Maximizing Hotel Space for More Profit

By Lily Mockerman Founder, Total Customized Revenue Management | January 06, 2019

It's a new year, and all around the country, people are creating their New Year's resolutions. Maybe you want to lose some weight, make more money or be more organized. But what about your business? Have you set goals beyond your standard budget and marketing plan? How will you develop your potential for profitability in the new year?

As any hotelier knows, empty rooms and areas within a property generate no revenue. Hotels deal in perishable inventory. Opportunities exist only for a specific time. Once that time passes, there's no way to recoup that opportunity. This is why it's so important to utilize every part of the property for revenue, not letting any area lie fallow.

An increasingly viable solution to this situation, one which is often overlooked, is maximizing your hotel space for more profitability. This concept brings us far beyond using a space for its pre-defined purpose, never going beyond that intended function. Maximizing hotel space means much more than maximizing meet space revenues. The goal behind this exercise is to re-evaluate all of the physical assets of one's property to find new and more efficient ways to generate ancillary revenues.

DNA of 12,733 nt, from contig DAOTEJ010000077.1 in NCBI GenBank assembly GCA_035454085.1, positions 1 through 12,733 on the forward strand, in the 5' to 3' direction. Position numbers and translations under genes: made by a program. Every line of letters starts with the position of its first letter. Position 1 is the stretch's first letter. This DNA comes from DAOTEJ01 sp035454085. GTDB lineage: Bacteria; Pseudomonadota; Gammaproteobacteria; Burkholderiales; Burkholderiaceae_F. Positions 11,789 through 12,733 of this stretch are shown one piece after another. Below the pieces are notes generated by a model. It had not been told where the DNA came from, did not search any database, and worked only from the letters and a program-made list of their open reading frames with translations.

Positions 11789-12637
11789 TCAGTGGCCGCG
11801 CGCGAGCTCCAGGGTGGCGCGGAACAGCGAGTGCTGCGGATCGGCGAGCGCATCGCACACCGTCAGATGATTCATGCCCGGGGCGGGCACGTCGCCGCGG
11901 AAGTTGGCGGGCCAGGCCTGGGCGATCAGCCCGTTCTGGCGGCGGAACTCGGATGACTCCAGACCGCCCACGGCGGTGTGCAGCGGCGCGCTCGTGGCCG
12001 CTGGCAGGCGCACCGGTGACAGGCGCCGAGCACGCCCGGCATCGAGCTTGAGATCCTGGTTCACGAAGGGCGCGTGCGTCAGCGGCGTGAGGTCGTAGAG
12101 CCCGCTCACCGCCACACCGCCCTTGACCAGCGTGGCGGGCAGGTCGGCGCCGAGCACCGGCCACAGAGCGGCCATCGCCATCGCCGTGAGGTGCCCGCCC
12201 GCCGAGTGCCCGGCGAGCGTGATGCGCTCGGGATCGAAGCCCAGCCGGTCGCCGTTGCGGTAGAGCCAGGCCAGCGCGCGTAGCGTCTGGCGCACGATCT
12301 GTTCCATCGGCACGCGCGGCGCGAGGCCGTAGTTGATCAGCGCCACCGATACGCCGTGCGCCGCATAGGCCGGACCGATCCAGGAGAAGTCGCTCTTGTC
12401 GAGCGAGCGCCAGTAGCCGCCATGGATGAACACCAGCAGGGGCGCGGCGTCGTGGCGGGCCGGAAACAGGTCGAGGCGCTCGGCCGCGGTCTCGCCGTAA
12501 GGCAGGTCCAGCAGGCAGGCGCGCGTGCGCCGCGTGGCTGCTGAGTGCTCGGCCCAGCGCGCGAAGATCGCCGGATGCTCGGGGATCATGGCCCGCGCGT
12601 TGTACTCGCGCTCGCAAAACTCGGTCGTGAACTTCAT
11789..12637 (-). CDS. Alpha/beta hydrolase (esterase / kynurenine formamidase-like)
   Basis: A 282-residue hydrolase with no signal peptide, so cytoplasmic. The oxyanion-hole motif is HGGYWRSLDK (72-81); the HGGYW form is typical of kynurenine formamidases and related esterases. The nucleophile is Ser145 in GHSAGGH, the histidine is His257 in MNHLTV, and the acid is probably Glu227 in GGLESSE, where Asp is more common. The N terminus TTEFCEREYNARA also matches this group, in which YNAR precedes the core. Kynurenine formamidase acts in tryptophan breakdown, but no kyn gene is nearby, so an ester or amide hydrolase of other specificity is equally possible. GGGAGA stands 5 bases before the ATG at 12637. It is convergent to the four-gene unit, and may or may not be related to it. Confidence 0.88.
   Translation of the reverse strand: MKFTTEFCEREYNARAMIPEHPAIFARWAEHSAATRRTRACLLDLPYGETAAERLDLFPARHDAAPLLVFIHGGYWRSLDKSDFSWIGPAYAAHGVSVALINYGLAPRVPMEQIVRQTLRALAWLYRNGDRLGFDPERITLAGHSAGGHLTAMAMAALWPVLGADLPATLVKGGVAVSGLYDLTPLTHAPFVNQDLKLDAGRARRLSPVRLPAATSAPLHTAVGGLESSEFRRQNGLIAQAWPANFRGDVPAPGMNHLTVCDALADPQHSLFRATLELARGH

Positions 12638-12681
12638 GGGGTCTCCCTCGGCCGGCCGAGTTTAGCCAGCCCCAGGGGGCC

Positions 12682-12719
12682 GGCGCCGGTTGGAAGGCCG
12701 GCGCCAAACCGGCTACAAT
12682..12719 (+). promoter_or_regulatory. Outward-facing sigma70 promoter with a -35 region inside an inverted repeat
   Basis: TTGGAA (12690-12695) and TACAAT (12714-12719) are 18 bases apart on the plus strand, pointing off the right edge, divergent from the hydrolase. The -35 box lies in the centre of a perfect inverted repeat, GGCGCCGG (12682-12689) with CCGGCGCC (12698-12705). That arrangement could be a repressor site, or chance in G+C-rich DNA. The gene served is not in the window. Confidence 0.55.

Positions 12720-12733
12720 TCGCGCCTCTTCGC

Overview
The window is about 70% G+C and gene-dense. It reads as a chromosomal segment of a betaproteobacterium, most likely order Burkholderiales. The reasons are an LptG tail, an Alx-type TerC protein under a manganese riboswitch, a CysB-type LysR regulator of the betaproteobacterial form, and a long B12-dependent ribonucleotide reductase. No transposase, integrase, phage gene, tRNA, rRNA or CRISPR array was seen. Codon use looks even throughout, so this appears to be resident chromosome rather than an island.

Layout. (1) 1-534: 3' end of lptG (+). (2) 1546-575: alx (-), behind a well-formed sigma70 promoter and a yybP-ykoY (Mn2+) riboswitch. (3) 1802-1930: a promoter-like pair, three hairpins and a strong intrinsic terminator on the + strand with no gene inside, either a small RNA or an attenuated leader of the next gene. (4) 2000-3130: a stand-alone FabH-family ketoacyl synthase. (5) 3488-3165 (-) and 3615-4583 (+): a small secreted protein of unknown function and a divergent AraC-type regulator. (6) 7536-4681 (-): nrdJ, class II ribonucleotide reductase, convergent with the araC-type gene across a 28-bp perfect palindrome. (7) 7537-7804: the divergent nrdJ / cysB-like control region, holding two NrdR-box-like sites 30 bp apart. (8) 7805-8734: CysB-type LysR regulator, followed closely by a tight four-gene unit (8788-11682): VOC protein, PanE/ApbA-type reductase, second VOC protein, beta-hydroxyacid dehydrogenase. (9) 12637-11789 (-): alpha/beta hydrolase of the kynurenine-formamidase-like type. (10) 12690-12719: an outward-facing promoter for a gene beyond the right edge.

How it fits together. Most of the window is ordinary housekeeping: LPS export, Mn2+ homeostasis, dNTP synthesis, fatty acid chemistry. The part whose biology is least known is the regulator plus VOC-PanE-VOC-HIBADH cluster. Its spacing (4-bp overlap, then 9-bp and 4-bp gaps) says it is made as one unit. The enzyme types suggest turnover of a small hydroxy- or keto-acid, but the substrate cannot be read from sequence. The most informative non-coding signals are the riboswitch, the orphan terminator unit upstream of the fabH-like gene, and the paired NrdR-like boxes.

Many hotels, whether by design or happenstance, include areas of physical space that are underutilized. Looking at the property from a different viewpoint will surely turn up several areas of opportunity.

The Possibilities

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Coming up in April 2019...

Guest Service: A Culture of YES

In a recent global consumers report, 97% of the participants said that customer service is a major factor in their loyalty to a brand, and 76% said they view customer service as the true test of how much a company values them. And since there is no industry more reliant on customer satisfaction than the hotel industry, managers must be unrelenting in their determination to hire, train and empower the very best people, and to create a culture of exceptional customer service within their organization. Of course, this begins with hiring the right people. There are people who are naturally service-oriented; people who are warm, empathetic, enthusiastic, pleasant, thoughtful and optimistic; people who take pride in their ability to solve problems for the hotel guests they are serving. Then, those same employees must be empowered to solve problems using their own judgment, without having to track down a manager to do it. This is how seamless problem solving and conflict resolution are achieved in guest service. This willingness to empower employees is part of creating a Culture of Yes within an organization.  The goal is to create an environment in which everyone is striving to say “Yes”, rather than figuring out ways to say, “No”. It is essential that this attitude be instilled in all frontline, customer-facing, employees. Finally, in order to ensure that the hotel can generate a consistent level of performance across a wide variety of situations, management must also put in place well-defined systems and standards, and then educate their employees about them. Every employee must be aware of and responsible for every standard that applies in their department. The April issue of the Hotel Business Review will document what some leading hotels are doing to cultivate and manage guest satisfaction in their operations.